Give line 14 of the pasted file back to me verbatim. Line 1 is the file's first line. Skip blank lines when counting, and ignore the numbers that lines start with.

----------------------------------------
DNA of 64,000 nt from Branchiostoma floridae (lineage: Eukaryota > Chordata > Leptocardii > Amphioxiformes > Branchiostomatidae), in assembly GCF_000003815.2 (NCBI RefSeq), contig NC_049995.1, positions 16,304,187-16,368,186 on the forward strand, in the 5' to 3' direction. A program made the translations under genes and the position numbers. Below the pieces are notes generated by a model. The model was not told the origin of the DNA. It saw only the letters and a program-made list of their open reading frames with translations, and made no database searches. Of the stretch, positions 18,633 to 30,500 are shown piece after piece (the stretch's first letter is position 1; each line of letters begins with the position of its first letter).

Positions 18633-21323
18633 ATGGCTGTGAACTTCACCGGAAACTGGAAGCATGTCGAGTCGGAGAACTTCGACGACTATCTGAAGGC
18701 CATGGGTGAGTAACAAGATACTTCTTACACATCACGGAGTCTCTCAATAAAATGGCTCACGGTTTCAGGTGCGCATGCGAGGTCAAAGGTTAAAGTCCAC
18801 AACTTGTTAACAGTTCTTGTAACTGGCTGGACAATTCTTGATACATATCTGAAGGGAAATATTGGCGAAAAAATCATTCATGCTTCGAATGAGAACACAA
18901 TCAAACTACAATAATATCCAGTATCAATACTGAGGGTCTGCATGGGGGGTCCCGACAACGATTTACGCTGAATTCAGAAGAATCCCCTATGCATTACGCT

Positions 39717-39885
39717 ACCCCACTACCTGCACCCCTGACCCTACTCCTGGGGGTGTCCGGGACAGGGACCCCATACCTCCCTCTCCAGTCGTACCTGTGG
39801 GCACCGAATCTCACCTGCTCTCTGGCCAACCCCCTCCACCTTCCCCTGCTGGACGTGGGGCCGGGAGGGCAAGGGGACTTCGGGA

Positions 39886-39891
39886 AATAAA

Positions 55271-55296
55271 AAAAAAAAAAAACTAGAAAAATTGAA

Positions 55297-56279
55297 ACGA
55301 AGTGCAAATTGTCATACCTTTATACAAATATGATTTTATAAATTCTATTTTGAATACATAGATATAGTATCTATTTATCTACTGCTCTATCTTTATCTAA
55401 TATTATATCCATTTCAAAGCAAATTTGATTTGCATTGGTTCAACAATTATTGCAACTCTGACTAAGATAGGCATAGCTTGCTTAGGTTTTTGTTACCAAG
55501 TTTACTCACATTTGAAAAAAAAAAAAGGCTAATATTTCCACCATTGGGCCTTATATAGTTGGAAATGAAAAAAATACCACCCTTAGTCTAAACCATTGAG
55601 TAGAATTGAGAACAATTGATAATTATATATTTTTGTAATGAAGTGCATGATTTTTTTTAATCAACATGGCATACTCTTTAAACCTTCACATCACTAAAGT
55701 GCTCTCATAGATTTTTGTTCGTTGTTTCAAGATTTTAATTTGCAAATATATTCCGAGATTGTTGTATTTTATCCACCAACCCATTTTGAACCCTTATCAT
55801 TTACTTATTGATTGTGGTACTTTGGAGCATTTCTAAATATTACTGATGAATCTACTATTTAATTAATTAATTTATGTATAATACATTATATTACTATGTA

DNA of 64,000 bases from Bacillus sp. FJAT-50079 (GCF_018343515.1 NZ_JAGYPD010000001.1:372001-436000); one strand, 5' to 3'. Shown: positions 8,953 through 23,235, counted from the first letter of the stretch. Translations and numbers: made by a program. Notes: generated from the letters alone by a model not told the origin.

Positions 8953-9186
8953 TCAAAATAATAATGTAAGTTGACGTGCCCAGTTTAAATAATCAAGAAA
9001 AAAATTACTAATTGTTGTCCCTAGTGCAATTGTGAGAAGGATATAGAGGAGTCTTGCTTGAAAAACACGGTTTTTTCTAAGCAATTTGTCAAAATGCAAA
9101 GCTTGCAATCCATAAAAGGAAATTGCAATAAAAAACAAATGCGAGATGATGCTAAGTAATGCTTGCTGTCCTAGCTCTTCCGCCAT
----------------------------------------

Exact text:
Positions 55297-56279